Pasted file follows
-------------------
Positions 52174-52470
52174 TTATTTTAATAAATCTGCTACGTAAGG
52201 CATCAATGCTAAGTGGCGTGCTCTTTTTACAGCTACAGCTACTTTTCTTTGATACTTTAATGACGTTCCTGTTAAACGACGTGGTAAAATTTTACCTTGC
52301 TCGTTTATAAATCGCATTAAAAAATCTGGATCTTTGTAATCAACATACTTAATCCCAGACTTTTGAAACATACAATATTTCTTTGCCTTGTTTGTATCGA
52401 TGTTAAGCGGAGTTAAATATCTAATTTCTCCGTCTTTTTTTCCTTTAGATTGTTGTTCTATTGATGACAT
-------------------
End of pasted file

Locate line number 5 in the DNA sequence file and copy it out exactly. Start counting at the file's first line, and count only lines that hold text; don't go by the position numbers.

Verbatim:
52401 TGTTAAGCGGAGTTAAATATCTAATTTCTCCGTCTTTTTTTCCTTTAGATTGTTGTTCTATTGATGACAT